July 7, 2021
Developer, Project Manager, Resource Manager, and now Chief Operating Officer. Having been in the IT industry for more than 10 years and advancing through these positions have taught me a few key things I wish I knew when I became a developer and then a manager. I’d like to share them with you here.
Creating with your own hands is a lot of fun. But usually, things don’t work out on the first try. It’s crucial to have patience; there’ll be a lot of back and forth, googling and searching through documentation and source code to then figure out the implementation of a feature. The most gratifying work comes from non-trivial challenges that can take up to weeks to figure out.
Don’t be afraid to ask questions and request help. It’s easier and faster to ask rather than rewrite your code after the wrong implementation. A small typo can wreak havoc in the software and asking for help in debugging might save you and your team a lot of time.
Make sure you’re clear on your assignment and ask questions that are crucial to understanding it. For example, one of the most common features of web development is adding a payment option; when assigned to the task of adding PayPal, ask if you should implement other methods besides PayPal or if this addition is being considered in the future. This will help you get the assignment right.
When you choose one of the many paths to achieving the same result, be ready to advocate your solutions with valid arguments. At the same time, however, be open to feedback and consider your team members’ input. If you change your mind, that’s ok.
The most simple solution is usually the best one. Know when to cut corners and simplify your work. It’s also good to break tasks into smaller issues and solve them one by one, or else you might get stuck trying to solve too many things at once.
When asking for a task to be done, it’s better to give too much context rather than too little. Give as much information as possible. It will show your team that you thought this through, and it will also leave little to no space for misinterpretation.
Explaining my decisions and giving the full scope for changes has shown to be better for the team and their work. More often than not, people would agree and be glad about the new solution or change.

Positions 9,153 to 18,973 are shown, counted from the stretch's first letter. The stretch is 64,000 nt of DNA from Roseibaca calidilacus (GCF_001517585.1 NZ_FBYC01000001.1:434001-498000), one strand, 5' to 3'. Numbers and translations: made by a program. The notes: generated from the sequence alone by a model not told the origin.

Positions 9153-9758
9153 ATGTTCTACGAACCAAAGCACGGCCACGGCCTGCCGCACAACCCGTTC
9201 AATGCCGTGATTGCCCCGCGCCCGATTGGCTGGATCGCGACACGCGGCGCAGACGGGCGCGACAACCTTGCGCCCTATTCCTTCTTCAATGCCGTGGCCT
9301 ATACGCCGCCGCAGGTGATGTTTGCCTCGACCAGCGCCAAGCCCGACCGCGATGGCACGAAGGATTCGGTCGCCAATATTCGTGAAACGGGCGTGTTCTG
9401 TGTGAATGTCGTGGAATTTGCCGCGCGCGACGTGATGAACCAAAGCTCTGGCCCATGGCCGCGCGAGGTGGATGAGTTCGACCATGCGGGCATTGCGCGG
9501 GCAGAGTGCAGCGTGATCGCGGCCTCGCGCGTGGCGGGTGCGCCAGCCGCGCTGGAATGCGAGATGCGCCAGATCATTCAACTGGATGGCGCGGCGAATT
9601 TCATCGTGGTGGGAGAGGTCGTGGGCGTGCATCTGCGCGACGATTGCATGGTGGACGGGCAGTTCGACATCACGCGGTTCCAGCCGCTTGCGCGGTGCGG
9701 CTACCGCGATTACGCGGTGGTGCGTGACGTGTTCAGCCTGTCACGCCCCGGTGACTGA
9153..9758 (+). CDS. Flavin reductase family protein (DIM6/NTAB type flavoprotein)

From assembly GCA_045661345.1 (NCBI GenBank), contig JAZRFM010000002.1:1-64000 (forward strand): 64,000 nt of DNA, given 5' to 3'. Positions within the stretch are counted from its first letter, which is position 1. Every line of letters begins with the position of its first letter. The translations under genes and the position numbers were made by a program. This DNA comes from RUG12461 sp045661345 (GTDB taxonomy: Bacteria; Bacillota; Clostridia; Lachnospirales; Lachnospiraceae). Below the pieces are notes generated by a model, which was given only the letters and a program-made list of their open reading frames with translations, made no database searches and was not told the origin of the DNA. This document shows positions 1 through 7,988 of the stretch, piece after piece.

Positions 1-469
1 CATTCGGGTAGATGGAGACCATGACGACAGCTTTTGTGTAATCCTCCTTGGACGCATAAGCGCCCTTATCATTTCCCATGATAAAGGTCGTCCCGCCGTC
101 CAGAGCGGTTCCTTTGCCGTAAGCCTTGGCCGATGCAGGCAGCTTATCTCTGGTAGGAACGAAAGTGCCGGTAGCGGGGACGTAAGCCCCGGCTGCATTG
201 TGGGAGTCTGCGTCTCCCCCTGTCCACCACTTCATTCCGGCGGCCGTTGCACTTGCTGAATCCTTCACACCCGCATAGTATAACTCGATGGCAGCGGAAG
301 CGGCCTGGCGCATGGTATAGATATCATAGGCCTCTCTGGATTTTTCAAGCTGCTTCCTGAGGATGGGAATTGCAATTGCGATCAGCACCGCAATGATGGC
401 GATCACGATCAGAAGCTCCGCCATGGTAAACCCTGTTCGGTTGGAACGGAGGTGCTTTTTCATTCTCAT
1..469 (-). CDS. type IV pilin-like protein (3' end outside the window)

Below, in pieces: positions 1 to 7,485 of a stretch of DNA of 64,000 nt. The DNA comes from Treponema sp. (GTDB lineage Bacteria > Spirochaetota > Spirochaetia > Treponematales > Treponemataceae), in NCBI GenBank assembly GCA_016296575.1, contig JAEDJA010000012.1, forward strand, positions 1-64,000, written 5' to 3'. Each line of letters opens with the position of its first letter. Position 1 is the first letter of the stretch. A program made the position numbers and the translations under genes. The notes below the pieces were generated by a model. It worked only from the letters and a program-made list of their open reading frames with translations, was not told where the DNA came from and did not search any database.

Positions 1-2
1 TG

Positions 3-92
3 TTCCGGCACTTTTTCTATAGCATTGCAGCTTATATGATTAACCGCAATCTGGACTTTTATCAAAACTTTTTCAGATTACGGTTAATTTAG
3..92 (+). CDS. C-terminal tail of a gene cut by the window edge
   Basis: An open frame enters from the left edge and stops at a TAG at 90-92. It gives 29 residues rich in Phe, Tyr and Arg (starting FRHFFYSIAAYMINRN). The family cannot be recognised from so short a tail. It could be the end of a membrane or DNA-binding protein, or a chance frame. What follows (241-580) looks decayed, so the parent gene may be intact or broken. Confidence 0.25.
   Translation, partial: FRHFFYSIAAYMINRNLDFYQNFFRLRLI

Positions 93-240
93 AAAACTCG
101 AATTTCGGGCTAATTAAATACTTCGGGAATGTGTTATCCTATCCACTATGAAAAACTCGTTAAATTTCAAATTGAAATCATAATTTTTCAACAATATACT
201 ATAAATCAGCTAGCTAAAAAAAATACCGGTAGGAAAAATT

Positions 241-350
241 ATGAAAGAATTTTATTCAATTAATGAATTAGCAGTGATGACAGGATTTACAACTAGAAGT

If being a developer taught me to not overcomplicate, then being a manager grounded me on that belief. The result should aim for a software that works, where the feature does its job and doesn’t lag. Make a choice and go for it, don’t try to do it perfectly on the first try. There will always be a way to make it more elegant, with better architecture, etc. Focus on what’s essential.
As a former specialist, there will always be the temptation to give away the solution and get it over with. But your main job is to support and help your team grow, and learn by doing and failing; it is all part of the process.
When giving up resource management and training the new person, I often felt compelled to solve the puzzles myself. However, encouraging them to solve it by themselves, with my support, has proven to be more effective in the long run. Our resource management specialist is now better than me at creating strategies that work for both, our clients and team members.
Giving feedback is a big part of the job. You might want to skip the negative feedback or downplay it to not discourage the other person. Don’t. You can be honest about negative feedback and still be polite. It will be hard for the person to hear, but it will help them to grow and will later be thankful.
The key difference between these two roles is the mindset. As a developer, you are the maker, the creator, and the builder. Your main focus is to fulfill your tasks, to code, and to ship them. You collaborate with a team but still focus on your own responsibilities.
As a manager, you are the support, the guidance, and the helper. Your main focus is to help others do their job, help them solve problems (technical or not), and help them grow. You teach them to work together and nurture them by pointing in the right direction, so they can learn for themselves.